At the risk of sounding like a cranky old lady, what is it with the weird intonation of almost everyone under 30? It hit me today that, even on NPR (which, I believe, is slowly sinking into the morass of bad media), reporters all have that irritating habit of putting the inflection on the end of their sentence, making it not so much a statement as a question. After listening to an hour of this, I have to turn off the radio. I long for strong speakers, with professional, moderated voices. Thinking of Walter Cronkite makes me feel all teary. It seems we are surrounded by young men and women who have a slightly flat, whiny tone and sound so querulous. I find myself muttering, "Oh, just spit it out, will you?" See? I am asking a question there.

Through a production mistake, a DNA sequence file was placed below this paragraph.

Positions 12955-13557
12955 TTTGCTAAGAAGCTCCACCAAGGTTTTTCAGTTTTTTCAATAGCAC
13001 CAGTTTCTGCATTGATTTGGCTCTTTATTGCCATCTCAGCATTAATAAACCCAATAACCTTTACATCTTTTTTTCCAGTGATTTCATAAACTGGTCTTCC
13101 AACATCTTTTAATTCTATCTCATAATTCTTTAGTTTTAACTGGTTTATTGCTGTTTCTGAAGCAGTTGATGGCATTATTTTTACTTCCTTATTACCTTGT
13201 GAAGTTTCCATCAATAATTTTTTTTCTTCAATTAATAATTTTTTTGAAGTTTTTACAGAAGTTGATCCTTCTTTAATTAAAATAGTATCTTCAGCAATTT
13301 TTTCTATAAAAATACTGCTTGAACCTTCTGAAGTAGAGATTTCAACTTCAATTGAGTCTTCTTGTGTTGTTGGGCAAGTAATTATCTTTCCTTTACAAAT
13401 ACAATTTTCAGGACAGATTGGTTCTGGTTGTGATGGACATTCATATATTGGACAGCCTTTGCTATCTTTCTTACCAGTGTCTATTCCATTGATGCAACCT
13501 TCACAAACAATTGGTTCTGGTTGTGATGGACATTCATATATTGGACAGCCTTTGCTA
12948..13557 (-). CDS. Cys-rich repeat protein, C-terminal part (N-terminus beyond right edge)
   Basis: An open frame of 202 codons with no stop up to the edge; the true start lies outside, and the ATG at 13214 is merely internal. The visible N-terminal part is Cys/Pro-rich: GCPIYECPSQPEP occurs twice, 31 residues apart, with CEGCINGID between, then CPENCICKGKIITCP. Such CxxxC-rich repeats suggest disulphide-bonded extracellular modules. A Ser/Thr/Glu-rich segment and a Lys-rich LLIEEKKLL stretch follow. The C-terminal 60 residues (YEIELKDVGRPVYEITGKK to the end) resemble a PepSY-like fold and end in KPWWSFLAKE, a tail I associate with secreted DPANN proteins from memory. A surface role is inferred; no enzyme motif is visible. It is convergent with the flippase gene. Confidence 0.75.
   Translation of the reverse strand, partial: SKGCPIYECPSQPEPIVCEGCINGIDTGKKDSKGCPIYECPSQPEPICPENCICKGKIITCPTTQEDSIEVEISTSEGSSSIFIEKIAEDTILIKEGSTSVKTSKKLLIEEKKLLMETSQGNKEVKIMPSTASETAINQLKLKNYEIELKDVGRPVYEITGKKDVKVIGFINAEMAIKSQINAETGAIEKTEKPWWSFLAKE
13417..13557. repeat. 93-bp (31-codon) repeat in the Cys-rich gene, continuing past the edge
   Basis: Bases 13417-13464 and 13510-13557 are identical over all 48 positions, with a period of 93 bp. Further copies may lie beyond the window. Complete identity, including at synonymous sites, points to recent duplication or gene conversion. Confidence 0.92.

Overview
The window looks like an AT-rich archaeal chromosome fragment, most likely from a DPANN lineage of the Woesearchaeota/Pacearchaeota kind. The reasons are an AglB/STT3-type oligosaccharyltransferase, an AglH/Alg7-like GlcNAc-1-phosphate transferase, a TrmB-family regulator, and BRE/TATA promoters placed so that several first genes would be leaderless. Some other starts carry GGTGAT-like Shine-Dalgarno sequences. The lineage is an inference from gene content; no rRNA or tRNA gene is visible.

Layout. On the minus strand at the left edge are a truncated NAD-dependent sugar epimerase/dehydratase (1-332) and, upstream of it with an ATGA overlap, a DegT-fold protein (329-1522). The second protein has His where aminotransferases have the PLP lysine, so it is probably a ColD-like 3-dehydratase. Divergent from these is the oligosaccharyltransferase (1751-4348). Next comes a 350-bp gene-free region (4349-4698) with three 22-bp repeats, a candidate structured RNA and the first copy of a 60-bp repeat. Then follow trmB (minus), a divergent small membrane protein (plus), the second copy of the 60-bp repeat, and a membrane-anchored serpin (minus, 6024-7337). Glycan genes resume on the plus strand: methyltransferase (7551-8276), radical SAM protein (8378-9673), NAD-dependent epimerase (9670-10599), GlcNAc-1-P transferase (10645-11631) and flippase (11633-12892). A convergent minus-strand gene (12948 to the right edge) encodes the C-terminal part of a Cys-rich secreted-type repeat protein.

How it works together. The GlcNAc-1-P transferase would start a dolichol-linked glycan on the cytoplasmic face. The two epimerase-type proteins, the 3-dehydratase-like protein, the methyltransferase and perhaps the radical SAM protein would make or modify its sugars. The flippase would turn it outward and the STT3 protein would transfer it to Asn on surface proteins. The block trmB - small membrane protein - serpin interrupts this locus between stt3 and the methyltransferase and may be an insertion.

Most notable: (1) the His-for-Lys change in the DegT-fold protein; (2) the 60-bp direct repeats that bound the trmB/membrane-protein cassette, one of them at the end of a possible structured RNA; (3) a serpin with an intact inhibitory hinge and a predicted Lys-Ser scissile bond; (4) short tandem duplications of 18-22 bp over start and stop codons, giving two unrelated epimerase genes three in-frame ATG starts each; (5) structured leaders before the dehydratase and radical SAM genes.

As I was growing up, dinner was served at 6 p.m. sharp (Eastern Standard Time). Part of the dining experience - besides practicing our good manners: no elbows on the table, no fidgeting - was the "Word for the Day". My father pronounced it and we were expected to look it up and use it. I am old enough to have missed New Math (thank goodness), but learned to write cursive by slowly forming the letters in chalk on the blackboard, and practiced, practiced, practiced good grammar. What was learned at school, was stressed at home. So I literally cringe when I hear, "Me and Mike went..." Me went?
And don't even get me started on "invite", as in, "Did you send him an invite?" I plead guilty to jazzy punctuation, but, alas and alack (smidgen of Shakespeare in HS), this old fogey is getting left behind in the literary and grammatical dust.